HR Recruitment | Sales Recruitment

Top 5 tips for delivering a winning presentation at an interview

October 11, 2019  /  andy@andrewjamesrecruitment.co.uk
psychology of performance in sales

When it comes to Sales recruitment, it is exceptionally rare to see a process where a presentation is not required at some stage in the process. The 3 most commonly requested presentations are to ‘present your 30, 60 and 90 day plan’, ‘present to us on your current product portfolio’ or to ‘present for 15 minutes on a subject of your choice’.

Given that this is an inevitable exercise that you will need to undertake when you look to secure a new role, here are our five top tips to help you nail it on the day.

  • Make it ‘on brand’. The best presentations have been carefully personalised towards the hiring company – use logos, brand colours and where possible link and quote vision, values, mission statements.
  • Keep it simple. You may have heard of Guy Kawasaki’s 10, 20, 30 rules for PowerPoint presentations? (10 pages, 20 minutes, 30 font size). Whilst this was intended for entrepreneurs and for PowerPoint only, it still has a lot of value for any presentation. If your slide show has more than 10 pages its too busy, if it is longer than 20 minutes it is too long, and if your font size is below 30 then your page is likely to be too crowded. Be mindful of attention spans and impact, keep it simple, short and striking.
  • Stick to the requested time: Most presentation requests state a time and in our experience, this is a measured variable. Too short and you lack depth, go over and you lose engagement and lose impact. Put your presentation together with the requested time in mind and practise practise practise practise.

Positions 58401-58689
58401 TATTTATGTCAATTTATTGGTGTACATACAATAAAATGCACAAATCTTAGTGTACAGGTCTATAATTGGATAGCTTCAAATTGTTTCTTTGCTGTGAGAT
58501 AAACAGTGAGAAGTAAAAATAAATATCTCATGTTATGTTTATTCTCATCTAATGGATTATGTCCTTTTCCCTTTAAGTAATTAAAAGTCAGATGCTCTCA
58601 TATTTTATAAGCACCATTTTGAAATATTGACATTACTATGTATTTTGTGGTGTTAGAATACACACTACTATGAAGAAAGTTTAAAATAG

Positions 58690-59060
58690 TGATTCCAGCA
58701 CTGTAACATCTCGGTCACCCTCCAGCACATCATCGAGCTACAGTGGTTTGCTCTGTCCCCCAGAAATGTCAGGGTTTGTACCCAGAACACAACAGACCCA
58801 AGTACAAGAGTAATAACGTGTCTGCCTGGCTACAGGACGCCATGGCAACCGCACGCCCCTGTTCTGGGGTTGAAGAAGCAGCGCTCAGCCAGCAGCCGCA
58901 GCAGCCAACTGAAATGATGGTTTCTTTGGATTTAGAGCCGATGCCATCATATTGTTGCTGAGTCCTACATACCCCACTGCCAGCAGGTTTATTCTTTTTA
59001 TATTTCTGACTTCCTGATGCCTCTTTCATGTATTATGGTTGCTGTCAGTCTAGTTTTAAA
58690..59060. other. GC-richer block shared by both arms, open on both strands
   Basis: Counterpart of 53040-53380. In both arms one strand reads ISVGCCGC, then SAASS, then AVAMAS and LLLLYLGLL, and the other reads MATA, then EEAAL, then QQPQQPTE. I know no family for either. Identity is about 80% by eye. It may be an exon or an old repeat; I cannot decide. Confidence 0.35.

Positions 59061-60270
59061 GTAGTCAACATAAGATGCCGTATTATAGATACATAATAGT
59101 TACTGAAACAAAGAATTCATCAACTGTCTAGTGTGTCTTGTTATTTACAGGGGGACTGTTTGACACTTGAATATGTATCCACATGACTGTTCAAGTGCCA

• Use it as your prompt. Employers want to see your presentation skills and by this they are interested your ability to deliver, inspire, hold attention and communicate to a room. Therefore, your presentation should be nothing more than a prompt for you to do your thing. Make it punchy, with bullet points and striking graphics. Make sure it is not over-wordy, busy and/or messy with detail. It should move you along, help you to capture attention and encourage people to focus on you and not read the screen.
  • Plan for the worst. Employers recognise that this is a stressful situation and they are forgiving. That said (lets face it), if your presentation doesn’t load/ fails on their tech, then Joe Blogg’s presentation which loaded fine will have more impact. Plan for this, send a copy to your interviewer in advance (via your agent if need be), take your laptop with your presentation pre loaded, take it in aswell on a USB and yes, print out some copies too. Great salespeople plan for the worst and if you don’t plan for the worst at this stage, it will be presumed that you will not plan for the worst in their role!

Good luck if your are presenting today or preparing a presentation over the weekend. Get in touch with your thoughts about what makes a good presentation.

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